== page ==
Capitalising Research and Development for Early Stage Tech Founders Explained
I was asked very recently by a company to explain how I would approach their projected Intellectual Property (trademarks, patents, code of the platform) concerning their Balance Sheet or Statement of Financial Position.
To make it even more complicated and they have asked me to consider both UK accounting rules as well as the US.
I like a challenge and think there is an approach we can adopt to reach a response and help founders understand how to treat Research and Development costs without much difficulty.
In accounting terms, you can only value the patents, trademarks, and code, when you have a product that can be sold and you’re able to understand the future economic benefits. It is another way of saying that you should be able to understand what the product will do, who you will sell it to and how much you’re going to price the usage of your product.
An example can help clarify what this means.
Assume Company XYZ has built an e-health platform and app, having spent £3m pre-launch on the product. Until the platform and app are ready to be launched, they can only expense the cost of this technology.
Now the company has closed another round and is ready to push this to the market, and they think they will get 10k users in Year 1 so approx. £500k in Revenues. Now they can have an option to capitalise.
Expensing and Capitalising
For company XYZ the cost of Research and Development was expensed, so £3m have been channelled through their income statement and no entry in the Non-Current Intangible Assets.
Current Assets. (cash at bank, receivables, assets that convert to cash in 12 months)
Non-current (assets that convert to cash in more than 12 months, IP, intangible assets — code trademarks)
Liabilities Current/Non-Current (the claims of creditors against the assets of the business)
Equity (Share Capital, Premium, Retained Earnings/Loss)
When you can understand the future benefits of the product that results from research and development activity, and only then, you can capitalise the costs that have gone into producing that asset.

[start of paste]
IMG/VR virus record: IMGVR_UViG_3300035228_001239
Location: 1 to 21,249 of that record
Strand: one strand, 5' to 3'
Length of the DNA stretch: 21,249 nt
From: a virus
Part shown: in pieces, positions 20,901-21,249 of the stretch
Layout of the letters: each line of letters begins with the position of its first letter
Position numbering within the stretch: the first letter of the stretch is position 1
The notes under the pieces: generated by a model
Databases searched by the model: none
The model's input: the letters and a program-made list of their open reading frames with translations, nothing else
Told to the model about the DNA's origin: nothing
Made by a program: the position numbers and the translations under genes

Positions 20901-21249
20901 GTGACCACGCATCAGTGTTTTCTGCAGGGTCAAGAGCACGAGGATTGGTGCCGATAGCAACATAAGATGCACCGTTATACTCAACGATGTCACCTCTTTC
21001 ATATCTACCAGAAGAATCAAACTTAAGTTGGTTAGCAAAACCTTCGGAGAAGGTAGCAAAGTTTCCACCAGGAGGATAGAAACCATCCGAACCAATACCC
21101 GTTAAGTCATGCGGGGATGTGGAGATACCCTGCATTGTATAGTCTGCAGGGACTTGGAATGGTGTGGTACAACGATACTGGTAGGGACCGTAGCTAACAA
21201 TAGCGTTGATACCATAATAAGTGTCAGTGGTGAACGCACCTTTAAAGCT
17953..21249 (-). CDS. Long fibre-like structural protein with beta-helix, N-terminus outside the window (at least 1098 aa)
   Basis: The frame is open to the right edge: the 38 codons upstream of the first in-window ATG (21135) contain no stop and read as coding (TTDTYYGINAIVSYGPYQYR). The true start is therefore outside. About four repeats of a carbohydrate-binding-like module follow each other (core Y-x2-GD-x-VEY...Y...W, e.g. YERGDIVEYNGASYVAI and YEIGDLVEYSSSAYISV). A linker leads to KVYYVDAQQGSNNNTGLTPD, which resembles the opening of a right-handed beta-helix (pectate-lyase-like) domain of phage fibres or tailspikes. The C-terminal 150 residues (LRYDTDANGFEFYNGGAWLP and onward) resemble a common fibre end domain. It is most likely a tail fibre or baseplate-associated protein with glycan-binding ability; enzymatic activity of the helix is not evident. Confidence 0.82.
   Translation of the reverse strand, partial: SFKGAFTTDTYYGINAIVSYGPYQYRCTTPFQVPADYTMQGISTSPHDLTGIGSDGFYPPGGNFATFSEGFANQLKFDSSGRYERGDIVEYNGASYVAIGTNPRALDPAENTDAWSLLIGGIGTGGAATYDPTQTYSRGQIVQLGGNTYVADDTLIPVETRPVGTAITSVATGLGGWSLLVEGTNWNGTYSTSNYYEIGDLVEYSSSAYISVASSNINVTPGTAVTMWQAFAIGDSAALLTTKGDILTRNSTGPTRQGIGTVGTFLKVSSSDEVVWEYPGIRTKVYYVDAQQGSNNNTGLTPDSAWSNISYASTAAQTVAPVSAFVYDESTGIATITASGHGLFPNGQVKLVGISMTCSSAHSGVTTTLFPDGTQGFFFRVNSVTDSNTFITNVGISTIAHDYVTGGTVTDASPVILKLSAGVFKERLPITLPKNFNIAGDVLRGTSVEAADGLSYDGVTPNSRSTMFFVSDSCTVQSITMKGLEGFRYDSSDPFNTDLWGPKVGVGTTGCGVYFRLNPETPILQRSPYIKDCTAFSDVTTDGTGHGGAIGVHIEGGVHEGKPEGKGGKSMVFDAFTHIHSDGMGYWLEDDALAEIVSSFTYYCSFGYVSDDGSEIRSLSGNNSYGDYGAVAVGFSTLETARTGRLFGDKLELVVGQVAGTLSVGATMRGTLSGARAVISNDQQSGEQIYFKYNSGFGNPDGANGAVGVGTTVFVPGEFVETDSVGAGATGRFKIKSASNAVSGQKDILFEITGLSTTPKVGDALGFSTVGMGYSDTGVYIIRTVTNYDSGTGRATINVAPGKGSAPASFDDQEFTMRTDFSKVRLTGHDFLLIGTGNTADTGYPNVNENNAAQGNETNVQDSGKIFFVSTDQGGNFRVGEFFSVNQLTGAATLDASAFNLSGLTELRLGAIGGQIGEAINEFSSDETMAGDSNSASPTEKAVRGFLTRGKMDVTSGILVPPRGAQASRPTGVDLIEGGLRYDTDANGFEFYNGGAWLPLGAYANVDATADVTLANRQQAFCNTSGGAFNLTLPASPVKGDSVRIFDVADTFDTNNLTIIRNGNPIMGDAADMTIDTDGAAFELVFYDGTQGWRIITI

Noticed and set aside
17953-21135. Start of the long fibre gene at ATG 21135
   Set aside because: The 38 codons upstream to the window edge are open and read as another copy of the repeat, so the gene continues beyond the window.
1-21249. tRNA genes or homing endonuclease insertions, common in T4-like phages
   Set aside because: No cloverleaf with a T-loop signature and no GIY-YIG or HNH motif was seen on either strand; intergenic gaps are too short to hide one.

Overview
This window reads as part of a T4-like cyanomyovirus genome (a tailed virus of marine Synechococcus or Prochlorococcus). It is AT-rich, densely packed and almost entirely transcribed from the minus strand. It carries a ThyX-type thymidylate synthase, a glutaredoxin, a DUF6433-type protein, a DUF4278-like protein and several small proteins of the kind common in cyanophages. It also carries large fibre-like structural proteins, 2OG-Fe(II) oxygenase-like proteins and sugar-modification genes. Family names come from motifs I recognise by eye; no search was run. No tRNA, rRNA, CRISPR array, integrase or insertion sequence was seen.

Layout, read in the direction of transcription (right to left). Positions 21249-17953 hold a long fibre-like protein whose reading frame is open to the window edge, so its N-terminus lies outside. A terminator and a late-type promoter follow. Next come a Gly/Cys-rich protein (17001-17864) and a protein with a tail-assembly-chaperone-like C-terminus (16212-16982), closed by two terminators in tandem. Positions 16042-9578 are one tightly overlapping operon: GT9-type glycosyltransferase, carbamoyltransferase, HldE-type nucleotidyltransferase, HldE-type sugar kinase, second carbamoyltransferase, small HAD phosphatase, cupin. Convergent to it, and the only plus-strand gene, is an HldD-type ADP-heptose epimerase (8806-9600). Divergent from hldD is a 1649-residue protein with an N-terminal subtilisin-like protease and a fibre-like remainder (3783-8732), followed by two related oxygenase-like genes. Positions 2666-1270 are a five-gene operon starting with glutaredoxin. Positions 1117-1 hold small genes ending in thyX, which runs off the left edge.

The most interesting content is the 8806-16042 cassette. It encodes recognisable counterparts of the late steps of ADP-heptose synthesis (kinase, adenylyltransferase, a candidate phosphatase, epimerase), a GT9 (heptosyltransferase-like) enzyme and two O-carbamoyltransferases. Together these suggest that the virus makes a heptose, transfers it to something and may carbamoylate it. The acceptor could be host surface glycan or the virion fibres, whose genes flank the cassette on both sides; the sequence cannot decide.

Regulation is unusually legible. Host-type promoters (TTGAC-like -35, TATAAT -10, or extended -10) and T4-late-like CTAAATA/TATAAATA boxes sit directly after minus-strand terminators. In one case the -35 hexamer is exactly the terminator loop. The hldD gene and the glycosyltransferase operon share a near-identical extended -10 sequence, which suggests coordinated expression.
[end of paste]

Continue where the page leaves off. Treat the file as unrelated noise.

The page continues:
If you invest £3m to produce a platform and app until you are ready to sell and can understand its potential as a marketable product, you will not have a £3m Intangible Assets on your Balance Sheet. You will have to expense it in your Income Statement, which results is a negative figure for most early-stage technology companies.
This figure enters the Balance Sheet through Retained Income/Loss under Equity. It is essential to understand the way it should look when we expense while building the product.
Many founders have the temptation to capitalise the value of your code and patents as your building them; however, this is not allowed under most accounting rules. It distorts the value of the company, and it will not be a fair representation of the business.
A Forecasting Problem
As best practice when forecasting, it is essential to delimit your Research & Development period when product built stage is implemented, and roughly when the product will be ready for sale. Of course, this is still a scenario that is used for internal assessments and to provide more clarity of company book value which for many companies is not a great guide especially as you plan for next funding rounds.
The rules for capitalisation as rather strict and you need to prove the future economic benefits. Furthermore, it creates a lot of complexity in accounting terms as the company will be required to test for impairments the intangible assets every year.
As always, when thinking about accounting policies, it is best to work with a chartered accountant to help define the best policies for capitalising intellectual property.